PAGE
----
Comino Caves (Santa Marija Caves)

Ghemieri Caves in Maltese.  Almost the perfect dive? This dive site is situated on the rugged northeast coast of Comino.

Its interconnecting caves/caverns and the fantastic feeling of close contact with the saddled bream in a feeding frenzy makes this a very popular dive with most divers. Your dive boat will anchor in the little bay, which provides shelter from the northwest winds. From here you will be able to see some of the caves from the surface, below the boat the gentle undulating seabed is made up of sand, Posidonia (sea grass) and some small boulders. Normally planned as a second dive and with an average depth of 10m, even moving away from the reef wall will only give you a maximum depth of 16m. Once in the water and descending, the saddle bream will be there to greet you expecting to be fed; this is quite unique to this dive site.

Your dive will normally start at the entrance to the north cave, although a large group might split in two and half feed the fish first and then explore a long reef with a large archway to the south of the anchorage. The cave to the north extends all the way through the headland, and there are at least two routes through it. Starting at 5m deep, hug the right-hand wall and you will see a small tunnel giving way to a wide open area with a brilliant azure blue exit beyond. Explore the right hand wall and on your exit from the cave look to your left; you will see a wonderful swim-through in the shape of a Z, almost as if Zorro carved it with his sword. This is a fantastic photo opportunity, as well as being possible to swim through. On the other side you will be faced with the offshore pinnacle which lies at the south end of Santa Marija Reef (see above). If you follow the coast round to your right at a depth of 6m however, you will be rewarded with a very impressive sight. The whole headland above you seems to be resting on three pillars of rock, with a large horizontal crevice filled with corals, sponges and tube worms. Here you can quite often see many nudibranchs as well.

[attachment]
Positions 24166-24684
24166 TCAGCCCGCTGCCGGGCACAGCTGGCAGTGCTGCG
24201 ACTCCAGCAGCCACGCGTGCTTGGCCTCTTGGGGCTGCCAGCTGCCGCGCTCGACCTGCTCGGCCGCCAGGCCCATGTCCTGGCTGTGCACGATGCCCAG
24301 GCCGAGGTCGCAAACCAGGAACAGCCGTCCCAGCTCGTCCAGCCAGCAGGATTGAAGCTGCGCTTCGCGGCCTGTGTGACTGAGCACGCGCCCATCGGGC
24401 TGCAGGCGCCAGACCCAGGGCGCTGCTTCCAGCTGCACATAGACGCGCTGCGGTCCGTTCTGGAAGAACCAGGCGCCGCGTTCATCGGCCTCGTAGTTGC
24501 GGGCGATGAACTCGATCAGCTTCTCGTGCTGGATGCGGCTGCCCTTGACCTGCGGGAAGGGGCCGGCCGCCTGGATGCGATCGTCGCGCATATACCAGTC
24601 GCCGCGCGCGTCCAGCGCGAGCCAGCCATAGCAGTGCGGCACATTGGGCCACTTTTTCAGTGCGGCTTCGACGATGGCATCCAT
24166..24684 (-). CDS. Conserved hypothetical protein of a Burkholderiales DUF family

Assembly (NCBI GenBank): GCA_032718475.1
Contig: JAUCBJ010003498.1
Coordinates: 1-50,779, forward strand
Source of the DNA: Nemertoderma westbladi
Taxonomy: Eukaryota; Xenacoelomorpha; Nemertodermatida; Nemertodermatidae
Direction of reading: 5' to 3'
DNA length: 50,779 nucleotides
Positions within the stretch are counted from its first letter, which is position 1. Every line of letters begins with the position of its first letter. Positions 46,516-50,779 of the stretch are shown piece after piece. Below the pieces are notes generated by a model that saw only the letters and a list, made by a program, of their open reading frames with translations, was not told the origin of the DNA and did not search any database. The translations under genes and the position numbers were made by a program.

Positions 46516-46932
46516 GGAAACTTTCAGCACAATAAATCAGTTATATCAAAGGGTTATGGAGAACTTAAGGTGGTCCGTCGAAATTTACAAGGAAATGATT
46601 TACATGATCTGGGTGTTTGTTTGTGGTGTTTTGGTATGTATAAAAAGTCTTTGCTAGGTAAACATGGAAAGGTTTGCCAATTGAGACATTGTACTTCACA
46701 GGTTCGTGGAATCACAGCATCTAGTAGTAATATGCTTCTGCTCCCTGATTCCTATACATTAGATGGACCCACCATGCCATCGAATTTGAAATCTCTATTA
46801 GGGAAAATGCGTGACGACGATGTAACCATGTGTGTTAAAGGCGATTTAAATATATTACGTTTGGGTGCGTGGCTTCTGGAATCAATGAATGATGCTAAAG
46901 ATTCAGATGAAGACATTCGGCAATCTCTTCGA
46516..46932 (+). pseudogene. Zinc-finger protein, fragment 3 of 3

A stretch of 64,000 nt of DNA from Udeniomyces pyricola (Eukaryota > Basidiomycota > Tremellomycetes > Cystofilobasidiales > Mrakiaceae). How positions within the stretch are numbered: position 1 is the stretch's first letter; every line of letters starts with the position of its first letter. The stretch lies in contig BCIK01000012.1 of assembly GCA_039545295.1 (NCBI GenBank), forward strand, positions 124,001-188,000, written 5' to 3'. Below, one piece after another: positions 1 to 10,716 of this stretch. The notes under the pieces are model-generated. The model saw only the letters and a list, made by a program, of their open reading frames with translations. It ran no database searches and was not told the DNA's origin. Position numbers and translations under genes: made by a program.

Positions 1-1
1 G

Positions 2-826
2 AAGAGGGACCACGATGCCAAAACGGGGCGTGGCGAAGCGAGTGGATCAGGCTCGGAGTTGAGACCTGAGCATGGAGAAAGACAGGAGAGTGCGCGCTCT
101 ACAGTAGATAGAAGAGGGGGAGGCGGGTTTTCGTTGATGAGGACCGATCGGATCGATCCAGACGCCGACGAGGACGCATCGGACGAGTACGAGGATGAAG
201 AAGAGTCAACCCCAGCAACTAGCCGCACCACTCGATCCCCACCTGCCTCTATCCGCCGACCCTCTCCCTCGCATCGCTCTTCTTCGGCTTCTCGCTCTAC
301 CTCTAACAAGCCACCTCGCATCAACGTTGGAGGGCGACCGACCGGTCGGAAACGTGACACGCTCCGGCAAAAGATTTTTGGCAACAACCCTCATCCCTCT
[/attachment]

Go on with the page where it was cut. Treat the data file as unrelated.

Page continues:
On returning to the north cave, hug the right wall again, noticing a beautiful hole in the roof creating dancing sunbeams. You will slowly ascend to 3m where you will find a huge air pocket above you. Surface here and you may even surprise some tourists who have climbed down into the cave from the large hole in its roof.

Exiting the cave underwater, turn to your right and you will find a short tunnel giving access to the west cave. This cave is sandy and becomes very shallow – beware boats that take tourists into this cave as, unlike the previous one, there is plenty of headroom on top. When you return to the area under the boat you will be able to feed the fish or, if you have a camera, take some exceptional photographs of the fish feeding and being almost unable to see your buddy due to the number of fish surrounding him. I have been diving this site for almost twenty-five years and each time it still gives me a buzz. I do not normally feed the fish myself, but this practise has been carried out here for as long as I can remember. The photographic opportunity with the light blue of the sea, the hundreds of silver fish on a sandy seabed is too good to miss. Whether you feed the fish, take photographs or just watch this spectacular show I cannot see how you will not be impressed.